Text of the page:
Doctor fees could go up for second time in two yearsIn February 2021 the Nepal Medical Association had almost doubled the fees.
Health services at private centres are set to get more expensive from May 15.
The organisations of both medical doctors and private health institutions have mutually agreed to increase their consultation fees.
Growing inflation is the main reason behind the fee hike, the Nepal Medical Association (NMA), the umbrella organisation of medical doctors, and the Association of Private Health Institutions of Nepal, an umbrella organisation of private hospitals, said in a joint statement.
The Health Ministry used to increase consultation fees on the recommendation of an expert panel, which included representatives of the NMA, the Nepal Medical Council, which is the national regulatory body of medical doctors, the Forum for Protection of Consumer Rights and officials at the ministry.
However, during the Covid pandemic a little over two years ago, the then state minister for health and population Umesh Shrestha allowed the doctors’ associations to increase consultation fees on their own every two years.
Speaking to the Post, some doctors argued that no one in the country objected when the barbers’ union increased the price of haircuts and so the doctors’ association too has the right to increase their fees.
Several incumbent and former office bearers of the Nepal Medical Association the Post spoke to, however, said that they are unaware of the decision to increase doctors’ consultation fees.
“The decision might have been taken at a meeting of a few office bearers of the two organisations in the interest of doctors serving at private hospitals and private health institutions,” an office bearer of the association told the Post, requesting anonymity. “Most of the incumbent office bearers of the association work at private centres and they took the decision in their own favour.”
Some other officials say the decision to hike consultation fee was taken without due process.
“I am unaware of the decision to increase doctors’ fees,” said Dr Prakash Budhathoky, vice president of the NMA. “Such a decision has to be made and approved by an executive board meeting of our association, which has not happened so far.”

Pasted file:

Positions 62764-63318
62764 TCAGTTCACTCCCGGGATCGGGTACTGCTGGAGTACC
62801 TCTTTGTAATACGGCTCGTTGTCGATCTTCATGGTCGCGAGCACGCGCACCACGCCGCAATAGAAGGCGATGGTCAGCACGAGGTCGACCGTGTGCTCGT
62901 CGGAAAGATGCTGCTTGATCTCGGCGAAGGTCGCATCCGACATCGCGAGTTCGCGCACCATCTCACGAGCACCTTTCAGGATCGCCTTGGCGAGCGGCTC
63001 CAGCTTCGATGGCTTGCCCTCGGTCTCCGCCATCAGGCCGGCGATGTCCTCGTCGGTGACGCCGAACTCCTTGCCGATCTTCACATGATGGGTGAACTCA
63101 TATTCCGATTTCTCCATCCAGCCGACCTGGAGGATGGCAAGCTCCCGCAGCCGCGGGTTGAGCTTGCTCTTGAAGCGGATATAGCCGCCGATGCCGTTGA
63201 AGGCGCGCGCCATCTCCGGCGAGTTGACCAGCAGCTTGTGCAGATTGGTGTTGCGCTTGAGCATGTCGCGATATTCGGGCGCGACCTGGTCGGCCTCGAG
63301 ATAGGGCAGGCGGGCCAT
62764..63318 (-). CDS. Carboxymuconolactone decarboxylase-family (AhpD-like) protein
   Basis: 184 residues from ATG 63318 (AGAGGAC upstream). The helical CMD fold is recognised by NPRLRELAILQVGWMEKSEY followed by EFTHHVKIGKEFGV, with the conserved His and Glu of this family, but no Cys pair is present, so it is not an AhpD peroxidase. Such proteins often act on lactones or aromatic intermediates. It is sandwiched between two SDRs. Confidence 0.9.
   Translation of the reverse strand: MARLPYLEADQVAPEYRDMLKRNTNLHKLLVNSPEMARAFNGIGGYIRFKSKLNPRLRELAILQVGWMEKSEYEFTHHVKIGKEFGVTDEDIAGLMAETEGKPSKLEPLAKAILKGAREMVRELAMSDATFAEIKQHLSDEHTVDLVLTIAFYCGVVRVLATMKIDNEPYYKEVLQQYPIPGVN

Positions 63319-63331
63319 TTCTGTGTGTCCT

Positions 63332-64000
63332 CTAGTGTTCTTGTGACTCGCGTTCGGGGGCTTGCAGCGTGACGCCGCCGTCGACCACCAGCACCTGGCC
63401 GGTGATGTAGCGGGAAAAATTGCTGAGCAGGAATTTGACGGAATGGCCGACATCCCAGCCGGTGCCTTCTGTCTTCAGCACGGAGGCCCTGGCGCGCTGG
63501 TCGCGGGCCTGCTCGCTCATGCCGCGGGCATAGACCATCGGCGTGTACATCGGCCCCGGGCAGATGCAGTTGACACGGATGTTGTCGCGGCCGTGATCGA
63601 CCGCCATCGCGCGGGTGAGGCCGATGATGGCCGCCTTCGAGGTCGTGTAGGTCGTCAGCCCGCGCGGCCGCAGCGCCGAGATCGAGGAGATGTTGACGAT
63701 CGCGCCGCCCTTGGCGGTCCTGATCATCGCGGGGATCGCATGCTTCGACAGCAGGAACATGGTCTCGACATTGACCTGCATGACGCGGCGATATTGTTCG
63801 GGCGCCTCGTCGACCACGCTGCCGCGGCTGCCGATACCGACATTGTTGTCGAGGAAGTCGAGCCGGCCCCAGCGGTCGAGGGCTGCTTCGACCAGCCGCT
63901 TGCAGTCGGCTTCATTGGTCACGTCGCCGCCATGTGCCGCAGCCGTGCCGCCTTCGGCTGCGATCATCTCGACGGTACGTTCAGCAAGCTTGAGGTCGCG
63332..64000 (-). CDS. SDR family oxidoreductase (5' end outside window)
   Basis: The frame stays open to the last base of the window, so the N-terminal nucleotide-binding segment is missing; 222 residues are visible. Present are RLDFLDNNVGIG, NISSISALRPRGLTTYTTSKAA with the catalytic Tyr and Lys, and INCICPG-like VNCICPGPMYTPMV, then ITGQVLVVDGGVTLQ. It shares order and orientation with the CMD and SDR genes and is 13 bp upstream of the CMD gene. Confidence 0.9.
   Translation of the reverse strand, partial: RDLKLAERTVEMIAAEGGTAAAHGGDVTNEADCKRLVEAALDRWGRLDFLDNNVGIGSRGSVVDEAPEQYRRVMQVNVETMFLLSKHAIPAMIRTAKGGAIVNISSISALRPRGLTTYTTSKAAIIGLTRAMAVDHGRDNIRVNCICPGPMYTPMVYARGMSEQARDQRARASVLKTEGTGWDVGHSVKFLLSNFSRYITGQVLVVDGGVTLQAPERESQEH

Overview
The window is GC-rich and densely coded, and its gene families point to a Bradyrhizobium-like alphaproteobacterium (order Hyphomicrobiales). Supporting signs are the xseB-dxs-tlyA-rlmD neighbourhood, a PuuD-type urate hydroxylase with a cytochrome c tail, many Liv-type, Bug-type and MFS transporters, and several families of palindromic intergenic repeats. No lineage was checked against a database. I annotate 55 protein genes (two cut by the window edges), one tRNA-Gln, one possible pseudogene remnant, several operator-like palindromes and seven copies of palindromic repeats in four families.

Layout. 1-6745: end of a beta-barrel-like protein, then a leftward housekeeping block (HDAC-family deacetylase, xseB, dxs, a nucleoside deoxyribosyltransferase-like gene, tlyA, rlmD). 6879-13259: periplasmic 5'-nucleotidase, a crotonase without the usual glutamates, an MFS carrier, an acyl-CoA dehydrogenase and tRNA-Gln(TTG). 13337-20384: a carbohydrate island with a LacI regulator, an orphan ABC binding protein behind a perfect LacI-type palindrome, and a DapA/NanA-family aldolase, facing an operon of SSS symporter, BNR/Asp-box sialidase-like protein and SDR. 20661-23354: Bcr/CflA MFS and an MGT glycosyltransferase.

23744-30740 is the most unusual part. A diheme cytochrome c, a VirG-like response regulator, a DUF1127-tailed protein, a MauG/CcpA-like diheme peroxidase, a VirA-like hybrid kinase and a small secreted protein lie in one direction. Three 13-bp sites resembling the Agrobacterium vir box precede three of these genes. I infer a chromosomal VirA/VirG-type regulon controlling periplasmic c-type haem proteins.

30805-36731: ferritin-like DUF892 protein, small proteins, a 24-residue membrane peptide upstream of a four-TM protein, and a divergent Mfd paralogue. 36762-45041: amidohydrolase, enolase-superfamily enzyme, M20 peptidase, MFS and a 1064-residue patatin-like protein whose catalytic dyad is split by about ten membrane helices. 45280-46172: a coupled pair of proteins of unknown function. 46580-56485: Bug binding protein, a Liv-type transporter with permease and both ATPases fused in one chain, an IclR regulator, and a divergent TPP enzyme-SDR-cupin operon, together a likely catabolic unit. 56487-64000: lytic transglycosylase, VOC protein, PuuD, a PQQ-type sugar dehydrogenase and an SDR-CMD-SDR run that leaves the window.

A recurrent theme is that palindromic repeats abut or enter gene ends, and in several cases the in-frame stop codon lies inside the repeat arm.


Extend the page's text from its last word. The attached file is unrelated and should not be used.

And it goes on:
When asked about the decision, Health Ministry officials said that they cannot interfere in the decision of the doctors’ association.
“We cannot do anything about the NMA’s decision,” said Dr Roshan Pokhrel, secretary at the health ministry. “Did the Ministry of Home Affairs take action when the barbers’ union increased their service charges?”
Pokhrel conceded that the Health Ministry had given permission to the doctors’ association to increase their consultation fees.
As per the new list of charges to be implemented from May 15, doctors with a degree of DM/MCH (Doctor of Medicine/Master of Surgery) and more than five years of experience can charge up to Rs940 from Rs850 earlier and Rs450 before February 2021.
Likewise, doctors having DM/MCh with five or more years of experience can charge Rs880 from previous Rs770. Those having MD/MS/MCh with five years of experience can charge between Rs750 to Rs800, up from Rs660 earlier.
Doctors with a diploma and five years of experience or more can charge Rs590 to Rs670, which was Rs515 earlier.
An MBBS/BDS doctor with five or more years of experience can charge Rs420 to Rs550, from Rs370 earlier.
Health facilities, where doctors run their practices, add up to 20 percent to the doctors’ fees.
Many patients visiting private hospitals complain about having to wait for hours at the doctor’s clinic and not getting enough attention from the doctors. The doctors spend only a couple of minutes with the patients, they say, despite paying comparatively higher doctors’ fees at private clinics.
Officials at the NMA said that those seeking private care should be ready to pay a premium for the services.
“The message of the price hike is that healthcare services at state-run health facilities should be made more effective,” said Budhathoky, vice-president of the association.
Consumer rights activists said it is illegal for doctors’ associations to raise consultation fees.
“Why do we need a government if it cannot regulate the market and stop unfair practices, and instead allows service providers to charge whatever they want?” said Jyoti Baniya, chairman of the Forum for Protection of Consumer Rights. “What can we say when doctors increase consultation fees on their own at a time when the prime minister himself has taken charge of the health ministry? This decision could not have been taken without the consent of the prime minister and the health secretary.”